The Dow Jones Industrial Average, or simply the Dow, is a stock market index that shows how 30 large, publicly owned companies based in the United States have traded during a standard trading session in the stock market.
Dow Jones Industrial Average – DJIA
The Dow Jones Industrial Average, also referred to colloquially as the Dow, The Dow Jones, The Dow 30, DJIA, the Industrial Average and the Dow Joines Industrial, is (along with NASDAQ Composite) arguably the most well known stock market index in the world.
DJIA bears the index founders’ names. i.e. Charles Dow and his business partner Edward Jones, and was created in 1896 with the intention of serving as a barometer for the U.S. economy as a whole. At its initiation, there were only a dozen purely industrial companies and a majority of them belonged to the energy, sugar, railroad, and cotton sectors.
As of today, only G.E. (General Electric) has survived from the original list of companies that comprised the index almost exactly 120 years ago.
The index has grown from strength to strength over the intervening decades and has changed its portfolio (also called components) a grand total of 51 times within the past 12 decades. Its last change was as recent as March last year when the telecommunications giant AT&T was replaced with Apple Inc.
Stock Market Index
A stock market index can be described as a “measurement of the value of a section of the stock market.” It is calculated from a basket of diverse stocks from different industries (usually) through the help of the weighted average method. Both investors as well as financial pundits use it as an instrument to compare and understand the market and determine which stock portfolio would be able to give the highest yields.
The Dow Jones index average is primarily a ‘price-weighted’ index, however it’s now a scaled average so as to be able to compensate for stock spills as well as other necessary adjustments. The values of different stocks that Dow portrays are not the actual average of the prices of various stocks that comprise the index, but they are the combined sum of all the stock prices of the index that are divided by an interminnent devisor whose value changes whenever there is a stock spill or a declared dividend. This is done to create a consistent overall value for the Dow Jones index.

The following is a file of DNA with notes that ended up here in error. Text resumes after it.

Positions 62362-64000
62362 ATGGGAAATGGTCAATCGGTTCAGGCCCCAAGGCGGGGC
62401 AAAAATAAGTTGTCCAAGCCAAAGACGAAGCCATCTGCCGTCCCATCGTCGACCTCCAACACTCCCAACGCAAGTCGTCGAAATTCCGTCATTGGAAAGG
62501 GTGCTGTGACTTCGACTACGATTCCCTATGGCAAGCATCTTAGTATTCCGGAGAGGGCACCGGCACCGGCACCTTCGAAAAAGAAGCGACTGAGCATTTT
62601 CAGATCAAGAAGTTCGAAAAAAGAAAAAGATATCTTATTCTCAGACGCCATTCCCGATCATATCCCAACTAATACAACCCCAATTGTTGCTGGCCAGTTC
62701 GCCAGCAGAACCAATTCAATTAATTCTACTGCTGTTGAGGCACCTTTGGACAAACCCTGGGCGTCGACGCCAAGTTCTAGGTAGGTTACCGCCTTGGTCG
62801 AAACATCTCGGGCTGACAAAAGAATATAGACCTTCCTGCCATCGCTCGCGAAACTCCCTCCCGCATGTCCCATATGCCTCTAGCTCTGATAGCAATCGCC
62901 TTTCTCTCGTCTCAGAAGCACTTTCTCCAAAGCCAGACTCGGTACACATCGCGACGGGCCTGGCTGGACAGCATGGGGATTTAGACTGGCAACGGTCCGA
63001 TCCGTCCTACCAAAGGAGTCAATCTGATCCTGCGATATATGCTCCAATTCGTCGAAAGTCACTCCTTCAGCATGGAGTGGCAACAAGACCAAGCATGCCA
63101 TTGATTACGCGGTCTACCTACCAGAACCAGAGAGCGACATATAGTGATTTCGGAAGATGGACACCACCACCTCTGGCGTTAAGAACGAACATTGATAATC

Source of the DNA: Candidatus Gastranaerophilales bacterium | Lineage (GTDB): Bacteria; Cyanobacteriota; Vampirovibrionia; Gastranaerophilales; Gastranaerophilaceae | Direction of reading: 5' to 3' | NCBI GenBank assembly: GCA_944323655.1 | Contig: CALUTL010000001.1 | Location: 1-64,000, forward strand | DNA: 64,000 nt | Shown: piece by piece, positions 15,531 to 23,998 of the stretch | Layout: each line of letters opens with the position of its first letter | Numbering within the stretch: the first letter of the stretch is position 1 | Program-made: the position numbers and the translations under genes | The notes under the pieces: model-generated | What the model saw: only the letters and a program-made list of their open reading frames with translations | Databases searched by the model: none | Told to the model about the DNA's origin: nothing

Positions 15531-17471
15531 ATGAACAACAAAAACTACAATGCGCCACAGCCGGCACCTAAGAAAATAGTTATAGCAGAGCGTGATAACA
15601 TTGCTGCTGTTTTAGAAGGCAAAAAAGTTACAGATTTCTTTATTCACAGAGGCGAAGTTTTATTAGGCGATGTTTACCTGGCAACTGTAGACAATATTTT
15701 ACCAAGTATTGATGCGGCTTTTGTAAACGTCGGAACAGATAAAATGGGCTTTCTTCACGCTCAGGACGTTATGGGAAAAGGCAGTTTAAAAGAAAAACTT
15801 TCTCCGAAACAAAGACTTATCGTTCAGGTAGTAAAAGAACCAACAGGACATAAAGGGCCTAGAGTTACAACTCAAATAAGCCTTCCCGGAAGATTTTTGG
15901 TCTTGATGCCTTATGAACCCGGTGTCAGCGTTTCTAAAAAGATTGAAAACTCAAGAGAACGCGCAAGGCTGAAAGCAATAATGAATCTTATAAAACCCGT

- Low q-moment multifractal analysis of Gold price, Dow Jones Industrial Average and BGL-USD exchange rate – link.springer.com [PDF]
- Low-order variability diagrams for short-range correlation evidence in financial data: BGL-USD exchange rate, Dow Jones industrial average, gold ounce price – www.sciencedirect.com [PDF]
- Large shocks in the volatility of the Dow Jones Industrial Average index: 1928–2013 – www.sciencedirect.com [PDF]
- The introduction of derivatives on the Dow Jones Industrial Average and their impact on the volatility of component stocks – onlinelibrary.wiley.com [PDF]
- Evidence of a random multifractal turbulent structure in the Dow Jones Industrial Average – www.sciencedirect.com [PDF]
- Detecting predictable non-linear dynamics in Dow Jones Islamic Market and Dow Jones Industrial Average indices using nonparametric regressions – www.sciencedirect.com [PDF]
- Information costs and liquidity effects from changes in the Dow Jones Industrial Average list – www.jstor.org [PDF]
- Power-law correlations in finance-related Google searches, and their cross-correlations with volatility and traded volume: Evidence from the Dow Jones Industrial … – www.sciencedirect.com [PDF]
- Detecting macroeconomic phases in the Dow Jones Industrial Average time series – www.sciencedirect.com [PDF]
- Liquid betting against beta in Dow Jones Industrial Average stocks – www.tandfonline.com [PDF]